300. The average annual consumer price inflation rate decreased from 3.9% in 2011
to -0.3% in 2014 (IMF data).

Anti-inflation /
forex policy

In March 2013, parliament appointed the previous minister of National Economy to

head the MNB. According to critics, this replacement finally enabled the government
to take full control of the MNB. In October 2013, the MNB became responsible for
the micro-prudential supervision of the Hungarian financial sector as the former
Hungarian Financial Supervisory Authority (PSZF) was dissolved and integrated
into the bank. In its 2014 Convergence Report, the European Commission raised
concerns that the MNB was not fully insulated from financial obligations resulting
from PSZFs activities, which might lead to monetary financing prohibited under
EU law. In addition to this supervisory function, the MNB was also charged with
managing the conversion of foreign currency into forint loans, providing subsidized
loans to SMEs and cleaning up the portfolio of the Hungarian Trade Bank. Moreover,
the MNB in 2013/14 transferred approximately 670 million to five foundations its
leadership had established to educate banking experts.
The governments scal and debt policies generally promote macroeconomic
stability, but lack institutional safeguards and are prone to populist policy changes.
Hungary has the largest public sector in East-Central Europe, amounting to 50% of
GDP in 2013. The fiscal deficit was -2.4% of GDP in 2013 and an estimated 2.6% of
GDP in 2014. In June 2013, the European Union closed the excessive deficit
procedure because Hungary had met the convergence criterion of a maximum fiscal
deficit of three percent of GDP. The nominal gross public debt gradually decreased
to 77.3% (2013) and 76.9% of GDP in 2014. Official reserves comprised 34.6 billion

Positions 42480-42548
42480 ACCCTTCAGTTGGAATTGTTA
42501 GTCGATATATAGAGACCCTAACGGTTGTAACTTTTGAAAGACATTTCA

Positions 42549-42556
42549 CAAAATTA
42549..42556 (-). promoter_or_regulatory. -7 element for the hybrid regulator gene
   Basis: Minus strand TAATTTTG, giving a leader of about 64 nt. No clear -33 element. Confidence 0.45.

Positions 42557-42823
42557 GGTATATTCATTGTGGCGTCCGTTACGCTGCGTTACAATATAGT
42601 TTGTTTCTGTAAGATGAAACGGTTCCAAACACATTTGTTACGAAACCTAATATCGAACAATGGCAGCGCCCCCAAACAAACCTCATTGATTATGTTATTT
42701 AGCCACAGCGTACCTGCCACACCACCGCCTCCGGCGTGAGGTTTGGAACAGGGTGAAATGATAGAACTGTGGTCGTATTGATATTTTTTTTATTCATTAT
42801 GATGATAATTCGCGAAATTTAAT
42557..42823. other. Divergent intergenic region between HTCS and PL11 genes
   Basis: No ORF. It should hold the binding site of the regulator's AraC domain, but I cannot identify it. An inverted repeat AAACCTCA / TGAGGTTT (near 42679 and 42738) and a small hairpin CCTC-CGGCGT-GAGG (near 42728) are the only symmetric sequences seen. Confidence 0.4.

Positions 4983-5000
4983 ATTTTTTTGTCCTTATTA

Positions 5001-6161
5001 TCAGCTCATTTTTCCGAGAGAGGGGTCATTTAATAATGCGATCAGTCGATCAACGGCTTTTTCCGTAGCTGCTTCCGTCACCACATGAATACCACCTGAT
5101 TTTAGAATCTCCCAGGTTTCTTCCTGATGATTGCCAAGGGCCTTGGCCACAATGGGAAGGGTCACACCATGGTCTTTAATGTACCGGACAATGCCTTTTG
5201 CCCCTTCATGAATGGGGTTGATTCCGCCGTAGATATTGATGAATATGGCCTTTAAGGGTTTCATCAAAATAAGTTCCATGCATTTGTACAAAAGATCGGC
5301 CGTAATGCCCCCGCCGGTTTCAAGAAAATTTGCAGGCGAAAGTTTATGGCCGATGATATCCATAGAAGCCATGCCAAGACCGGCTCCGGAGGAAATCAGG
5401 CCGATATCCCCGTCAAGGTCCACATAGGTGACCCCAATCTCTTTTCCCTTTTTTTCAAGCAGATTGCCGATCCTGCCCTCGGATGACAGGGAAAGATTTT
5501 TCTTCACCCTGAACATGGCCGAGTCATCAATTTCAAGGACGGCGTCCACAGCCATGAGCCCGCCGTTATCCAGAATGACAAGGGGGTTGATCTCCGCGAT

in 2014. The gross external debt decreased from approximately 150% of GDP in 2009
to 116% at the end of 2014. In March 2015, Standard & Poors upgraded its longterm foreign and local currency sovereign credit ratings for Hungary from BB+ to
BB, which is, however, still a non-investment grade.
According to the European Commission, the high level of government debt remains
an important source of vulnerability for Hungarys economy. Moreover, increasing
state interventions and acquisitions in the banking sector are associated with
significant fiscal risks. Following the insolvency of the partly state-owned Szchenyi
Bank and the resolution of the likewise state-owned Hungarian Trade Bank in
December 2014, two Hungarian brokerage firms crashed in early 2015.


BTI 2016 | Hungary


9 | Private Property

Property rights and regulations on acquisition, benets, use and sale are well-dened,
but the government has weakened the protection of property rights. In its 2014 Doing
Business report, the World Bank ranked Hungary 52nd out of 189 countries in the
registration of property. The same report ranks Hungary 20th out of 189 countries
with respect to the time and costs required to enforce a contract through the courts.
In October 2014, the European Commission opened an infringement procedure
against Hungary, because restrictions on the rights of investors to use farmland
would, as the Commission argued, violate the free movement of capital and the
freedom of establishment.

Property rights

Private companies are viewed institutionally as important engines of economic

production. They are given legal safeguards, and the private sector accounts for more
than 80% of GDP. However, the government has increased its influence in the
economy and over private enterprises. The state acquired stakes in the banking and